Although Sara is surrounded by industry giants with everyone from Randy Jackson to Gene Simmons consulting on her music, it’s Sara herself running the show. Most notably, Sara is writing the music. Collaborating with Nashville songwriter James T. Slater (“In My Daughter’s Eyes” for Martina McBride), Canadian writer/producer Justin Gray and writer/producer Eric Fraley, Sara’s album has a personal touch that makes the listener wonder if Sara hasn’t written the songs just for them.
In the rock anthem “Melt Into You” Sara describes an emotional reunion with her boyfriend after being apart for three weeks. “I ran outside and gave him the biggest hug. The best hug I’ve ever had,” says Sara. “I started crying and we just held each other. That moment only lasted for five minutes, but I will always remember it.”
Fans of MTV’s reality phenomenon The Hills responded en masse with over 300,000 hits on Sara’s MySpace page when her song “My Own Hands To Hold” was used to illustrate a scene depicting a rocky relationship. Sara sings “you’re bringing me down” in the chorus, describing a relationship gone bad. With piano-driven chords and a haunting melody line, this song speaks to anyone who didn’t get a storybook ending to a relationship.
Despite the mass response from the The Hills, Sara says her song getting the biggest reaction is “Lovely.” With a simple message of “I feel lovely just the way that I am,” “Lovely” has become the anthem for girls who at some point have felt inadequate. “People should always be appreciated for their unique qualities that make them exactly who they are,” says Sara who wrote the song after countless meetings with record executives that each had their opinion on who she should be.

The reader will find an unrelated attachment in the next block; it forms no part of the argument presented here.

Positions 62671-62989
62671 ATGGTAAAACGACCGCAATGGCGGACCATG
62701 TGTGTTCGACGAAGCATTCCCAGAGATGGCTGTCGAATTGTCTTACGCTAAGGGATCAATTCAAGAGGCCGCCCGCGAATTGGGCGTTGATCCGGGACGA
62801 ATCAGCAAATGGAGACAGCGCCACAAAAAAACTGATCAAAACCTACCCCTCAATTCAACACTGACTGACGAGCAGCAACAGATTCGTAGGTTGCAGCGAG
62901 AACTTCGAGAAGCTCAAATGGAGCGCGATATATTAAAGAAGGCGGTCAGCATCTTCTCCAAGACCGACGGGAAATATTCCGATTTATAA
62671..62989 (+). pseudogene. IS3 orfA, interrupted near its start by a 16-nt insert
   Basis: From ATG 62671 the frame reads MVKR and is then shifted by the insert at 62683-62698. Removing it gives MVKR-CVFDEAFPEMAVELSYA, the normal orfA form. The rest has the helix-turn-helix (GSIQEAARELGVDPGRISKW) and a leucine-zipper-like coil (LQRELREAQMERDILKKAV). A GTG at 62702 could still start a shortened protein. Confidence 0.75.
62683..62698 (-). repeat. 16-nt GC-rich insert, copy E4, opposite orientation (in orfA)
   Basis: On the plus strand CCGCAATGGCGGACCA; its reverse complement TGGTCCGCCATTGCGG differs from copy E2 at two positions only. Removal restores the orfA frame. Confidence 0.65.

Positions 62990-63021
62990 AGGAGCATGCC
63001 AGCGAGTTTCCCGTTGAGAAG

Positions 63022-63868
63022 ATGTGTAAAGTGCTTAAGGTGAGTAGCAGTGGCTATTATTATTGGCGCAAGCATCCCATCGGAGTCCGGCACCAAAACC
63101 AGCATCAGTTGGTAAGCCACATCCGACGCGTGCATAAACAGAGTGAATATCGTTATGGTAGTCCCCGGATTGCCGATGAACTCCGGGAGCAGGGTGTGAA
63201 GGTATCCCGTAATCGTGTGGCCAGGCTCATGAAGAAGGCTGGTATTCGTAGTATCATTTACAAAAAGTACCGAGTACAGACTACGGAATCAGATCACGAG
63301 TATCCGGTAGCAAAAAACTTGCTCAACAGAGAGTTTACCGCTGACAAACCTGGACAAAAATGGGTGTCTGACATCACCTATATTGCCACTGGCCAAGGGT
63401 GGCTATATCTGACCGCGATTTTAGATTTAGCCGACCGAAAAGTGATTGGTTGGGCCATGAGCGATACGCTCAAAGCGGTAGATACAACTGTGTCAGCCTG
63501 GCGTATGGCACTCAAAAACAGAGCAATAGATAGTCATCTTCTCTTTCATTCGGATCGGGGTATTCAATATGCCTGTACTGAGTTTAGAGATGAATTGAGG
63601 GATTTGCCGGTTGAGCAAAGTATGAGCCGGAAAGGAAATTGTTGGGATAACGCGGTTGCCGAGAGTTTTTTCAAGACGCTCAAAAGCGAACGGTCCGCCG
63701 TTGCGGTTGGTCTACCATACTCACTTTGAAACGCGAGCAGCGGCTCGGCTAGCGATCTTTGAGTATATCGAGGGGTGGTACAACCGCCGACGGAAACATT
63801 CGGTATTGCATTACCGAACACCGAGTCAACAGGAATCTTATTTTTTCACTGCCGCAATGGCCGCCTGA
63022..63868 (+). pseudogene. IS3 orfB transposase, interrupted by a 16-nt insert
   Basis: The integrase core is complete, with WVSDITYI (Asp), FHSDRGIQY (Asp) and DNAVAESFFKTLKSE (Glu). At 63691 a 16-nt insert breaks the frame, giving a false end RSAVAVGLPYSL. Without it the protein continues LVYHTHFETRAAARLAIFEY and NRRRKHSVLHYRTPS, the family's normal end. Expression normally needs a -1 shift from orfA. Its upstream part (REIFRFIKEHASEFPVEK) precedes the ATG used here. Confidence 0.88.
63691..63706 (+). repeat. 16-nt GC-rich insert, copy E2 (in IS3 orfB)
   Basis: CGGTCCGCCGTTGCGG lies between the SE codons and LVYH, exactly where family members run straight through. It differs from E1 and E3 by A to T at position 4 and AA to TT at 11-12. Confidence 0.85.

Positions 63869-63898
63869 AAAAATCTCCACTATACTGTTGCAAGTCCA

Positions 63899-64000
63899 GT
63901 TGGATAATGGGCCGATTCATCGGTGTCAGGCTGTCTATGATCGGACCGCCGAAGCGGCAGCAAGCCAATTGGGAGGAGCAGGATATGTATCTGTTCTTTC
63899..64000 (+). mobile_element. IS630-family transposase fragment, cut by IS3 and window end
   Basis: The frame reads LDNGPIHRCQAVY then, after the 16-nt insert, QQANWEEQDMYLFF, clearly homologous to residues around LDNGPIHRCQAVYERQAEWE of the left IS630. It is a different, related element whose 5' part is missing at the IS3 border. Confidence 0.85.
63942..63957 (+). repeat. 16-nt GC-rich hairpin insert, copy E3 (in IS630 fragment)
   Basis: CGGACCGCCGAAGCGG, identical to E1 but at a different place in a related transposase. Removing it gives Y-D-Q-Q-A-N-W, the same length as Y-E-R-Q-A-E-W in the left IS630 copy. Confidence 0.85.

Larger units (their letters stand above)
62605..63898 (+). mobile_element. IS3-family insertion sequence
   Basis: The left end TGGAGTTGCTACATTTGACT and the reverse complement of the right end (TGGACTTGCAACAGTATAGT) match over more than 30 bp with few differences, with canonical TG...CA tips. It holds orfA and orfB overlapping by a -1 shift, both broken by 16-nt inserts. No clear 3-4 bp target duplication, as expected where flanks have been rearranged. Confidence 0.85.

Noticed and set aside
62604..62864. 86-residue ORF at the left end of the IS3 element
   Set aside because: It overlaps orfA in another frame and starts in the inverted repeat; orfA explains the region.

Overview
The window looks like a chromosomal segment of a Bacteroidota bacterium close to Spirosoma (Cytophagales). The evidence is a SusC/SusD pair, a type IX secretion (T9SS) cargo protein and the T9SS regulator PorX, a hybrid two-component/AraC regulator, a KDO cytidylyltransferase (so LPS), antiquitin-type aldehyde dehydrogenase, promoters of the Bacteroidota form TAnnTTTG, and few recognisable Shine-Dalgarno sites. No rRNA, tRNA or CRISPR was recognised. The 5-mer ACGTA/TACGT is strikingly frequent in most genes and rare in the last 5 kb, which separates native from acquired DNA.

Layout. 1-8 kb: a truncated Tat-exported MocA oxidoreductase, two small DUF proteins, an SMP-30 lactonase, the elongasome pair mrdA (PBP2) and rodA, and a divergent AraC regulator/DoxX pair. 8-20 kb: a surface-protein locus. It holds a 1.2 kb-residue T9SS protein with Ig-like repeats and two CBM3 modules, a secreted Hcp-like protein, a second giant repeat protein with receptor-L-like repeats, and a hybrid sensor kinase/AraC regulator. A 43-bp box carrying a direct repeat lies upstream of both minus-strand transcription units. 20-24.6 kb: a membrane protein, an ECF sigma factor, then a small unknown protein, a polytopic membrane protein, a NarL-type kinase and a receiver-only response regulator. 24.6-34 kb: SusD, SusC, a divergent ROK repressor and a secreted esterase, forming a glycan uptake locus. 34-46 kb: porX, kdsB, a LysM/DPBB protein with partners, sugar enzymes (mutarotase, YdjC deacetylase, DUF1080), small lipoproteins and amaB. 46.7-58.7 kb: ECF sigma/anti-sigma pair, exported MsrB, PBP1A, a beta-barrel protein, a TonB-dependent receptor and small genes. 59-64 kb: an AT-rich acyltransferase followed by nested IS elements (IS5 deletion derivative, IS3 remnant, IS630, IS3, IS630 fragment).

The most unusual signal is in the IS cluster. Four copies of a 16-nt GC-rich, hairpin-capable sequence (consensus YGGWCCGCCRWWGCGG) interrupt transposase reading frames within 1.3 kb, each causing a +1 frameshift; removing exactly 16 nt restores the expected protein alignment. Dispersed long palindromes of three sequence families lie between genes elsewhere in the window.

Another song that speaks to every listener is the one Sara calls her baby. “Every Heart” describes all of the small moments from Sara’s life that make her who she is. “However, it’s those same experiences that make us able to relate to each other,” says Sara. The song begins with just Sara singing at the piano and moves into a full string orchestra as she sings lines like, “a summer sun burn,” “bit by a dog,” “mesmerized by Christmas lights,” “getting too old for the Batman cape,” “the times you laughed so hard you cried,” “your best friend and your first kiss.”
After living through all the trials of her teenage experience, it’s the positive memories Sara embraces today. But she certainly hasn’t forgotten the hardships we share like breaking up with a boyfriend or a loved one moving away, or what it takes to move forward like standing up for yourself and making hard choices. Sara hasn’t been afraid to sing about any of it and share her experiences with fans. In the end, it’s all about perspective for Sara. “This world can be full of hardship and pain,” she says knowingly, “but if you go through these things you’ll appreciate what you have and be able to see all the good in the world.” And that might just be the start of a beautiful day in your own personal sky.